Key Precedents in the Antitrust Trial

 
 
By eweek  |  Posted 2001-07-02 Email Print this article Print
 
 
 
 
 
 
 

Courts break company into dozens of pieces after trial that shows a wide variety of illegal practices.

1911 — United States v. Standard Oil Co.

Courts break company into dozens of pieces after trial that shows a wide variety of illegal practices. Supreme Court rules company violated antitrust statutes by doing things that could not have made any economic sense other than the destruction of its rivals. Government attorneys said Microsoft engaged in a wide variety of practices that fit that description.

1920 — United States v. United States Steel Corp.

Company is allowed to remain whole, despite 90 percent market share and harsh treatment of competitors. Company crushes domestic competition, remains dominant through World War II, then falls on hard times in late 60s. U.S. loses No. 1 global position to foreign competitors that invest more in new technologies than the American company. Anti-Microsoft forces use failed case as example of what happens to domestic industry when monopolists go unchecked.

1951 — Lorain Journal Co. v. United States

Supreme Court rules local newspaper monopoly may not refuse to deal with companies that advertise on radio. Court finds such restrictions are an "attempt to monopolize." Government today argues that Microsofts insistence that its business partners not deal with rivals is precisely the same kind of behavior. Microsoft cites same case, saying it has no such monopoly, and so cannot be held liable.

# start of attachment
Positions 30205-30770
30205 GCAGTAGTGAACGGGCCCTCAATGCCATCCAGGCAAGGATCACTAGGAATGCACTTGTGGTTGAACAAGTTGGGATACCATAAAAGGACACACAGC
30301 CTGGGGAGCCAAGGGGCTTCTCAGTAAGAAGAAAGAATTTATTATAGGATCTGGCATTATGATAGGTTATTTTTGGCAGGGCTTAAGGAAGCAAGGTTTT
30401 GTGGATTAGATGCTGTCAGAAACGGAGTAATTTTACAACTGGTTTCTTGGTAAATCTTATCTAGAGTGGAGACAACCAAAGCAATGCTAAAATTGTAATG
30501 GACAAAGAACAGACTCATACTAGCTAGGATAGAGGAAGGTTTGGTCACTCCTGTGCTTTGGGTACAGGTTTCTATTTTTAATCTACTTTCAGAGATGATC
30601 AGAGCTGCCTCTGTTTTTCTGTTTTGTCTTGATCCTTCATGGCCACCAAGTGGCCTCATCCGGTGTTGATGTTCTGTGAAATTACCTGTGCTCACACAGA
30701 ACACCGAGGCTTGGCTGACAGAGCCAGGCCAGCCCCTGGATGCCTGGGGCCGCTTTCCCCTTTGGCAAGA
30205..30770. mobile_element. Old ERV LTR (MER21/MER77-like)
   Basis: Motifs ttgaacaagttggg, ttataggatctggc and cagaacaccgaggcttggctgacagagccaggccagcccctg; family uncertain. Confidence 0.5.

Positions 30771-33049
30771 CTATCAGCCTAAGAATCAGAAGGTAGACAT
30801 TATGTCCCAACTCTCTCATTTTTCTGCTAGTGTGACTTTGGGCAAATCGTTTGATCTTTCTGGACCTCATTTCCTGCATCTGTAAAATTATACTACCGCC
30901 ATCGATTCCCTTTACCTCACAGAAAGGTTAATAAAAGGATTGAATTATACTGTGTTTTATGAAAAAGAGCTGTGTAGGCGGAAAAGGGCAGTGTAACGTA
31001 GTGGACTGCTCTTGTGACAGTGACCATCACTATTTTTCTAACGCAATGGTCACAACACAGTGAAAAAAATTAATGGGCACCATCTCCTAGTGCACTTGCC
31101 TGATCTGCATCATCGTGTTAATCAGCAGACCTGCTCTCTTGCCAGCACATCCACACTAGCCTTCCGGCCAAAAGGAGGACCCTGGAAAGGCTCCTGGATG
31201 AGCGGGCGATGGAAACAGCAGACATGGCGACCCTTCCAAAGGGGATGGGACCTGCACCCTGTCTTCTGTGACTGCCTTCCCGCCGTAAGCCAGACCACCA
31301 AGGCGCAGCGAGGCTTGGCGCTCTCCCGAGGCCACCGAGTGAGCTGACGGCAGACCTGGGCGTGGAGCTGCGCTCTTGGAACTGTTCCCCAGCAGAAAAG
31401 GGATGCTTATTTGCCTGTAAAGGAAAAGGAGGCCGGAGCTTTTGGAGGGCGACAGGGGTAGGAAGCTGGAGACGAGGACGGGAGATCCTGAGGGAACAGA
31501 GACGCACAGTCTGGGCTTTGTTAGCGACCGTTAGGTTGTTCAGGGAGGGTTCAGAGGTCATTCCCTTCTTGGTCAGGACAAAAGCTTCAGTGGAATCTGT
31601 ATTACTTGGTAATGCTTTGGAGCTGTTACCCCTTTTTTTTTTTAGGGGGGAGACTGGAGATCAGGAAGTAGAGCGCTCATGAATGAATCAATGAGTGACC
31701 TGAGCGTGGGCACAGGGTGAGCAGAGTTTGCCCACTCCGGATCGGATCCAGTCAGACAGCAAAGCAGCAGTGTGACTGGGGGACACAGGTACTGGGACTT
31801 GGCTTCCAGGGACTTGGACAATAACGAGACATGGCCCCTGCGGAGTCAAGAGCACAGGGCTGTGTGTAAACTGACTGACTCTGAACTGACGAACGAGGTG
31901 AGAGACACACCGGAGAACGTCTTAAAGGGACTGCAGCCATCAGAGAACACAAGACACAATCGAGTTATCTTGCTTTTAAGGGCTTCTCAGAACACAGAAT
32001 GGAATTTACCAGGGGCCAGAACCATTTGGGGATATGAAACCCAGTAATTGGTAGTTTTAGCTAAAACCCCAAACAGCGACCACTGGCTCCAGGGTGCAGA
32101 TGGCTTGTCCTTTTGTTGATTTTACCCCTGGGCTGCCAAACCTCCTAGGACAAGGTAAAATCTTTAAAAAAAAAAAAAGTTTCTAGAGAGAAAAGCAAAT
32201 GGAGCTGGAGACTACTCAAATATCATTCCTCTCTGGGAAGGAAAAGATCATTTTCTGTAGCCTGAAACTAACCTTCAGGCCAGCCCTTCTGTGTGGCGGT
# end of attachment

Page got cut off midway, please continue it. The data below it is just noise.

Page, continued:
1979 — Berkey Photo Inc. v. Eastman Kodak Co.

U.S. Court of Appeals of the Second Circuit rules photo film producer and finisher Kodak may introduce new film cartridges without giving competitors advance knowledge of how to develop them. Limits knowledge dominant firms must share with competition. Later used by Microsoft attorneys to justify companys practice of withholding technical information from competitors that do not cooperate. The case, among the most cited in monopolization law, poses a paradoxical question: How much help must a monopolist give to its competitors?

1982 — United States v. AT&T

Phone monopoly agrees to be broken up, spinning off local phone service into seven "Baby Bells." Companys phone services remain long-distance only until Telecom Act of 1996. Case serves as example of how divestiture can be used to limit monopoly power. But AT&T also serves as a cautionary tale: From 1982 to 1996, Judge Harold Greene ruled as virtual dictator over the Bells. Opponents of a Microsoft breakup warn similar oversight would destroy the companys operations.

1985 — Aspen Skiing Co. v. Aspen Highlands Skiing Corp.

Supreme Court rules that ski resort operator may not back out of joint agreement to market lift tickets with competitor if its only reason for doing so is to harm the competition. Government lawyers say the case shows how Aspen Skiing Co. "redefined" its product simply to kill off its rival. Microsoft, they say, did the same thing in declaring its Internet Explorer part of the operating system.

 
 
 
 
 
 
 
 
 
 
 

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